initially to take effect in January along with $500 billion of
tax increases, would cause a new recession.
A deal struck by Republicans and Democrats on New Year's Day
averted most of the tax hikes but postponed the spending cuts
until March 1. Major U.S. stock indexes rallied anyway, with the
S&P 500 up 6.0 percent and the Dow up 7.0 percent this year.
Economists are not as relaxed. Many say government belt
tightening will put a brake on growth this year, whether or not
the sequester happens.
The Congressional Budget Office, whose calculations are the
foundation of many Wall Street forecasts, says fiscal tightening
will knock about 1.5 percentage points from growth this year.
The spending cuts from the sequester make up a third of
that, or 0.6 percentage points. A tax hike enacted in January
will also drag on the economy, as will other spending cuts.
The labor market would also suffer, ending 2013 with 750,000
fewer jobs than without the sequester, the CBO estimates.
These worries have pushed some investors into the relative
safety of U.S. government bonds, with the benchmark 10-year
yield slipping to 1.84 percent this week after
hitting 2.06 percent, its high for the year, on Feb. 14.
Bernanke, speaking to lawmakers on Wednesday, urged Congress
to try to push spending cuts further into the future to shield a
"If you slow the economy that hurts your revenues. And that
means your deficit reduction is not as big as you think it is,"
Many investors, though, say the cuts, while annoying and
painful, are too small a percentage of federal spending to do
serious damage to the economy or have much impact on the
deficit, which has exceeded $1 trillion for four years.
STILL TIME ON THE CLOCK
The question appears to be the duration of the budget cuts.
Standard & Poor's expects the sequester to be replaced in
the second quarter by a long-term package of spending cuts and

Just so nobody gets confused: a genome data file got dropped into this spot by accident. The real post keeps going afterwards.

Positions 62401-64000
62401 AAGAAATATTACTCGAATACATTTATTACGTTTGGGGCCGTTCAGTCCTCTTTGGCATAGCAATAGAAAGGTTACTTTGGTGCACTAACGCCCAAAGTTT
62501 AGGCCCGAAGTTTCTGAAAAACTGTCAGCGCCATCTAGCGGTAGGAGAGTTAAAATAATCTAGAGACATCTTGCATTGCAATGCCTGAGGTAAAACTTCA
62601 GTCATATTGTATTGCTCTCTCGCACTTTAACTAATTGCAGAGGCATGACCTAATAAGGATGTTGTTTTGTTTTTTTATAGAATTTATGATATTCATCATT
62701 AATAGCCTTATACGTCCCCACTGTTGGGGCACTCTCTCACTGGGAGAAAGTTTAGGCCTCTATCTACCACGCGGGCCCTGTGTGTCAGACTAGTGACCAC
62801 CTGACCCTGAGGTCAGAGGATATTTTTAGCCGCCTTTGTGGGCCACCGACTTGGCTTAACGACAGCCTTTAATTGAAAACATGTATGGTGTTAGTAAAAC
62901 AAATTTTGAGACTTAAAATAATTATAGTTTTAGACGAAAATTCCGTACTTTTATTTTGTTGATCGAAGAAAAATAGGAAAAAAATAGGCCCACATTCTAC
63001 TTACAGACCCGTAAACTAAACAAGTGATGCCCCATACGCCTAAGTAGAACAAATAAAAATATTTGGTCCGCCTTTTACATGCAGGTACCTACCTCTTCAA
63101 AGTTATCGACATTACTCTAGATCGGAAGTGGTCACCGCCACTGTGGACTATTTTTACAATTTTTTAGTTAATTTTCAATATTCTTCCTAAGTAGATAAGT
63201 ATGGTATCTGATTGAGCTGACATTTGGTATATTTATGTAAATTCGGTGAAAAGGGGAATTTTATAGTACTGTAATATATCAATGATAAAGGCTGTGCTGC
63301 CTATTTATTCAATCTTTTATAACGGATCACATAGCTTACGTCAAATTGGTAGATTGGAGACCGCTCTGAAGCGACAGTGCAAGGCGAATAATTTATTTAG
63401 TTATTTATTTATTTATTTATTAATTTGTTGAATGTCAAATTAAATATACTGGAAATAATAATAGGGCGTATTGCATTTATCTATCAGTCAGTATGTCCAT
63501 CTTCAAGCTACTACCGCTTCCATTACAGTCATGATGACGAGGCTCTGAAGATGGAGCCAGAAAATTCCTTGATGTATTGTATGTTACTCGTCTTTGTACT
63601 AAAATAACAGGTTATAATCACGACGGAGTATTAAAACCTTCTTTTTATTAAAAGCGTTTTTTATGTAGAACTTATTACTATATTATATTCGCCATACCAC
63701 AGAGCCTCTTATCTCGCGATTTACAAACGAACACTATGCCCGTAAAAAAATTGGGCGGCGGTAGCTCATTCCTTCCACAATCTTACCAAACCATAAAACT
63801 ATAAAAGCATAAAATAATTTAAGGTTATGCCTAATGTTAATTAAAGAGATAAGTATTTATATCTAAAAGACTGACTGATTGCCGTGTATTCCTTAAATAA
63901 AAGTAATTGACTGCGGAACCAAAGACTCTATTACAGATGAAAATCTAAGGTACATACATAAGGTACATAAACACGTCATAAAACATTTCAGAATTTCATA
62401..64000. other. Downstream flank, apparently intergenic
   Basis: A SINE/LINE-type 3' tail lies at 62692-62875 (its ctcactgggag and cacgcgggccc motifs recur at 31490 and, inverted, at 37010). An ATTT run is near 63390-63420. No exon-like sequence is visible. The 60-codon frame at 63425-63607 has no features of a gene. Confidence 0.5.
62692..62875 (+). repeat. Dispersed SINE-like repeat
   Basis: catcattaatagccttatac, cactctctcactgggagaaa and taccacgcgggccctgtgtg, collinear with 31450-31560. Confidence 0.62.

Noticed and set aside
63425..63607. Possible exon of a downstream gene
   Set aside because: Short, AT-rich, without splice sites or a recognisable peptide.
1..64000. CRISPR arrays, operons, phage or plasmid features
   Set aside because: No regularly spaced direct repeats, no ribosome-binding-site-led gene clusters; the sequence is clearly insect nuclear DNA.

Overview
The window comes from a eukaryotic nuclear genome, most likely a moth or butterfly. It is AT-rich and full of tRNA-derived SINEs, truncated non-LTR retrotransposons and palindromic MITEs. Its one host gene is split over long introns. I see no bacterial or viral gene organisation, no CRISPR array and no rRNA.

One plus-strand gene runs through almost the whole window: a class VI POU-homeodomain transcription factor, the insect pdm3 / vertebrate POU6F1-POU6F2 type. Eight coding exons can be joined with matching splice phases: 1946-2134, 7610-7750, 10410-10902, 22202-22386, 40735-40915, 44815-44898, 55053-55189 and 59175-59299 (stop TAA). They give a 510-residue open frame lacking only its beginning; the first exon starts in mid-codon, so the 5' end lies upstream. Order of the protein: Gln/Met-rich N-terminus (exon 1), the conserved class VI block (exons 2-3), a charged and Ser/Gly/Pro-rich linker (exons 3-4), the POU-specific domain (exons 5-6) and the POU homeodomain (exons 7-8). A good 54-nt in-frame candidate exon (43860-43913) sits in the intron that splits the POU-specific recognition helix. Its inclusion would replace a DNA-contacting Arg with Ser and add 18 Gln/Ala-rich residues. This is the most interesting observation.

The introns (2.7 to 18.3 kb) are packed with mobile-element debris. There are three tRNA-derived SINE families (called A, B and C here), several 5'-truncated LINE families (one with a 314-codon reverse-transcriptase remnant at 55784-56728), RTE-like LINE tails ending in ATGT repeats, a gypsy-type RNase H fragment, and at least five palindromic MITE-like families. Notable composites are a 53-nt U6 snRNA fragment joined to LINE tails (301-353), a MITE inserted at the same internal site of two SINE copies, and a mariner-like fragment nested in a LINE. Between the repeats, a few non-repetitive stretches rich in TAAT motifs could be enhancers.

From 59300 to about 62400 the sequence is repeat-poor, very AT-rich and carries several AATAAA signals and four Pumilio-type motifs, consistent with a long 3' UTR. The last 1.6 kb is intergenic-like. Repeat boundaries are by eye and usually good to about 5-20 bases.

"If this proves true, we think the sequester would still
have only a mild downside effect on GDP growth this year," the
rating agency said in a statement.
If the cuts last only a few weeks, the impact on growth and
jobs could be marginal because some budget cuts will not
translate into immediate spending cuts.
The Defense Department, for example, will probably not begin
furloughing some 800,000 civilian workers until late April,
after which these workers will work one day less per week.
Budget cuts for capital spending could also be delayed.
The CBO estimates that only about half of the $85 billion in
budget cuts planned from March through September would translate
into lower spending during that period.
Once the furloughs and other spending cuts take hold,
though, workers will feel the pinch, especially the 2.8 million
people employed by the federal government.
"Their income is going to shrink considerably," said Omair
Sharif, an economist at RBS in Stamford, Connecticut.
Tim Ghriskey, chief investment officer at Solaris Asset
Management, said he thinks markets are betting all this will
force Republicans and Democrats to the bargaining table.
"The grace period is probably a month or two," Ghriskey
said. "But if it becomes clear that these arbitrary cuts are
starting to do damage and there's no sign of compromise, that's
when the market could start to react."